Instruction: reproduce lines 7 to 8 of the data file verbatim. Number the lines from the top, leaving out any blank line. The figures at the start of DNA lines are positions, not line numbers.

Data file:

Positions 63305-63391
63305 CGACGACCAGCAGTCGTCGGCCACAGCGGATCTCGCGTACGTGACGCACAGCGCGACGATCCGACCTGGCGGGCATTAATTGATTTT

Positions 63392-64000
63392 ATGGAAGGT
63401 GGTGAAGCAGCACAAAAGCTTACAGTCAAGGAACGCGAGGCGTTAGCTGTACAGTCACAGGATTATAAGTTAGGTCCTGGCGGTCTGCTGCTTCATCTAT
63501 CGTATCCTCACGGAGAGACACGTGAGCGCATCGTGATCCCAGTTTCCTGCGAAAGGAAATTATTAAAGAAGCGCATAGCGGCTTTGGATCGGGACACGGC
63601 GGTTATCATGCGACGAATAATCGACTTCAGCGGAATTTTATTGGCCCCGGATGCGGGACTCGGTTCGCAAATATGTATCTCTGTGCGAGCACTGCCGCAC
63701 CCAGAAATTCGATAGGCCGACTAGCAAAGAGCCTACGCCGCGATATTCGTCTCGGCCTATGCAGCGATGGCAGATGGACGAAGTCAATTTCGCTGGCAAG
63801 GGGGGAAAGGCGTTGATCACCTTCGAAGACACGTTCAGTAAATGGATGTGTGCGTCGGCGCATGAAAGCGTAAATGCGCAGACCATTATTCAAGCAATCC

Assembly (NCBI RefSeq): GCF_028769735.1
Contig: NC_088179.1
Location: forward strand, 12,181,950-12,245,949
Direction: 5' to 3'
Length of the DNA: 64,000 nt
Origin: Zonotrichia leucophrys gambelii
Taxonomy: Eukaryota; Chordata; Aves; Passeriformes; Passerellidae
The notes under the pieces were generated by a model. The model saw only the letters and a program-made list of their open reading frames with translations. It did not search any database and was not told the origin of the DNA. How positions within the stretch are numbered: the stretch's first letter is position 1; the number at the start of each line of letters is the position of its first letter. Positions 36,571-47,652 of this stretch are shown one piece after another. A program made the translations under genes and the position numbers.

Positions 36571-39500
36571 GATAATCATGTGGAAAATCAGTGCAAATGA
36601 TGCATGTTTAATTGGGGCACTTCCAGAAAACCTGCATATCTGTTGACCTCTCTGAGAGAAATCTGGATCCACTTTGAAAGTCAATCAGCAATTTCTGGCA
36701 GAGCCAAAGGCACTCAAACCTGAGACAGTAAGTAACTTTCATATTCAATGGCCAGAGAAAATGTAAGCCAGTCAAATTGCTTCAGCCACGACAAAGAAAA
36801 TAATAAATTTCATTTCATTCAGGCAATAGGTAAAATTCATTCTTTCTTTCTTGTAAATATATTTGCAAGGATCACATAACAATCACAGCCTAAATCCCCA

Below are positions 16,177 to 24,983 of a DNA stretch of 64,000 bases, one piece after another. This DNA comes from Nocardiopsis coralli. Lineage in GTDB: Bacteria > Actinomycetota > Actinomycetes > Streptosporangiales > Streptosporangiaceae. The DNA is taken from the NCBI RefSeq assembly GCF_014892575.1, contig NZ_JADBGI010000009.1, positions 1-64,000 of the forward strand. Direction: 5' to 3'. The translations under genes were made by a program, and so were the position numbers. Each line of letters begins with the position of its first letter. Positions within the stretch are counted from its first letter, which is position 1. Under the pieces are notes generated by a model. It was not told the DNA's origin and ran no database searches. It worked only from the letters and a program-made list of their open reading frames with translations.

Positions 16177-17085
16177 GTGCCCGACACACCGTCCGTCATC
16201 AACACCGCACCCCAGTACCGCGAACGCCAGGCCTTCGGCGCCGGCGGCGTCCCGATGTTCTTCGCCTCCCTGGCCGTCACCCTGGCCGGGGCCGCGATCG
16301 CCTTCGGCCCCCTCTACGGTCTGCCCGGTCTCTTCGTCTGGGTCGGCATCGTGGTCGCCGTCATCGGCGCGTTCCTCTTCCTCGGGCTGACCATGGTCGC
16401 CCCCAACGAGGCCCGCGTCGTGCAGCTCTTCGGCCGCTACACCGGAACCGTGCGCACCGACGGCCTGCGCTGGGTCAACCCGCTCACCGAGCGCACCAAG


63601 GGTTATCATGCGACGAATAATCGACTTCAGCGGAATTTTATTGGCCCCGGATGCGGGACTCGGTTCGCAAATATGTATCTCTGTGCGAGCACTGCCGCAC
63701 CCAGAAATTCGATAGGCCGACTAGCAAAGAGCCTACGCCGCGATATTCGTCTCGGCCTATGCAGCGATGGCAGATGGACGAAGTCAATTTCGCTGGCAAG